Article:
Labor Day is a time to appreciate and honor all those people who work to make this world a better place. People with autism do that, but they also want to get paid and be employed just like anyone else. This Labor Day, the podcast summarizes challenges to studying employment in people with ASD, what we know, and what is being done in a collaboration between ASF, Curtin University in Australia, the Karolinska Institute and Stony Brook University in Long Island. This is the INSAR supported policy brief project that will be completed next year, but you will all be receiving a request to fill out a survey about employment in the coming weeks. In addition, what does employment mean for people with autism? A NY Times article recently highlighted the journey from childhood to adulthood and what having a job means.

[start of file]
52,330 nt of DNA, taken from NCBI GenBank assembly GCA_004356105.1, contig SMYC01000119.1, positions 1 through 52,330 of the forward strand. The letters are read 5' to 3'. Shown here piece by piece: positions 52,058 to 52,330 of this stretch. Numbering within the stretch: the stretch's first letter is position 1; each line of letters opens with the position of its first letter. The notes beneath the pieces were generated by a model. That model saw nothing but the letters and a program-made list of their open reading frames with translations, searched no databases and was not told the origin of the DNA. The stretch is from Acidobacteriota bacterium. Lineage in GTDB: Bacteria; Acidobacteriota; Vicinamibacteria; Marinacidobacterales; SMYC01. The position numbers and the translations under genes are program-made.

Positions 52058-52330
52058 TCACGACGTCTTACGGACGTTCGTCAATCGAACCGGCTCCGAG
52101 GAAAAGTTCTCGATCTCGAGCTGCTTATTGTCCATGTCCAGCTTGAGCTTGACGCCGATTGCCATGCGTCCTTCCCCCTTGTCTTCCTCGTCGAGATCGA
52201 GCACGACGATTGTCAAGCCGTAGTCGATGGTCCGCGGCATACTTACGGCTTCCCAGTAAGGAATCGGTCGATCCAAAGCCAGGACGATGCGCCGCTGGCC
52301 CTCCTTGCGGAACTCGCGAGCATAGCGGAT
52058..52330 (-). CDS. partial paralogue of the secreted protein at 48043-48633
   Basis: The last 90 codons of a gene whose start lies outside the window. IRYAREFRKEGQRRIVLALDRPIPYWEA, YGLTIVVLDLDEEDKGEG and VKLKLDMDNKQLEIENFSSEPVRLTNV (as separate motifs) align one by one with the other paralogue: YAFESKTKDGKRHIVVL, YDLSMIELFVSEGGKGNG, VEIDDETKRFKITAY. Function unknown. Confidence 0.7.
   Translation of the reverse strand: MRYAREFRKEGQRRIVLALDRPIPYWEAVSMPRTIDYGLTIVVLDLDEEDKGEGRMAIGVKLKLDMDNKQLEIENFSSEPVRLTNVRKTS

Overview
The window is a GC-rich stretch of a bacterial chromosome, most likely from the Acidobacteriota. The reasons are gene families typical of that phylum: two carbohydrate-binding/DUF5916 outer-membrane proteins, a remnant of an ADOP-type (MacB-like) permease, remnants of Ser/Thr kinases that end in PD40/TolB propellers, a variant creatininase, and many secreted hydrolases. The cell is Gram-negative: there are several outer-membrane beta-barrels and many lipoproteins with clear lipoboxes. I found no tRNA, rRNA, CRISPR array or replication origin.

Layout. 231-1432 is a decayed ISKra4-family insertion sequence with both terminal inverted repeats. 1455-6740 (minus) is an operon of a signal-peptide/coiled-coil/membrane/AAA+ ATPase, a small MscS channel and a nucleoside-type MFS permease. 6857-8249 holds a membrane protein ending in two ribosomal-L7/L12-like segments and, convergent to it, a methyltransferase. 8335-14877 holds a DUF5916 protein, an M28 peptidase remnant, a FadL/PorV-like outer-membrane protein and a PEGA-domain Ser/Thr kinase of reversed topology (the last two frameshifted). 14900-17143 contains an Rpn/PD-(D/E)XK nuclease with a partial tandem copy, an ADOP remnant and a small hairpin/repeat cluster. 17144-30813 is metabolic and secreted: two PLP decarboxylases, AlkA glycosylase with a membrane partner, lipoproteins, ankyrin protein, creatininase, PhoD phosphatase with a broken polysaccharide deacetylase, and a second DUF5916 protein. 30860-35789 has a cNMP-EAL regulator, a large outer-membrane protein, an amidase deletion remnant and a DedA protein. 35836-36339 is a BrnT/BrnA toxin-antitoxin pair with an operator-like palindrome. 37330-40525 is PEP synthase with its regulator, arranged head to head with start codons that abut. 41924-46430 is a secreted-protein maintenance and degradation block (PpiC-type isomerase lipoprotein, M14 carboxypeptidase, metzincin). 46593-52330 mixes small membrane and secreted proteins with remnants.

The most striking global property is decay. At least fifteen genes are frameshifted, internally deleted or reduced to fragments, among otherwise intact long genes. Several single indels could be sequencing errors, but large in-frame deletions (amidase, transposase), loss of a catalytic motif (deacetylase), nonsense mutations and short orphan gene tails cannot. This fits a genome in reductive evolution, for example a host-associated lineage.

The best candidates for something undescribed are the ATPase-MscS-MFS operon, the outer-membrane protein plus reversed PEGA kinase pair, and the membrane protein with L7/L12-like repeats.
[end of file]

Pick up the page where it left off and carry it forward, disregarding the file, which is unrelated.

This week’s International Meeting for Autism Research was filled with important presentations on the multiple causes of autism, interventions, diagnosis, neurobiology, services, family and self-advocate perspectives, the list goes on and on. There is a great recap on www.spectrumnews.org. An underlying theme ran through the presentations. That is, that the previous “well, we don’t see differences because there is lots of heterogeneity in autism” explanation isn’t cutting it anymore. We know people with autism are different, and parents, self-advocates and researchers are starting to deal with it by stratifying groups by their genetic backgrounds. While not a complete solution to this challenge, research at IMFAR shows that identifying different subgroups based on genetics is helping to explain symptoms.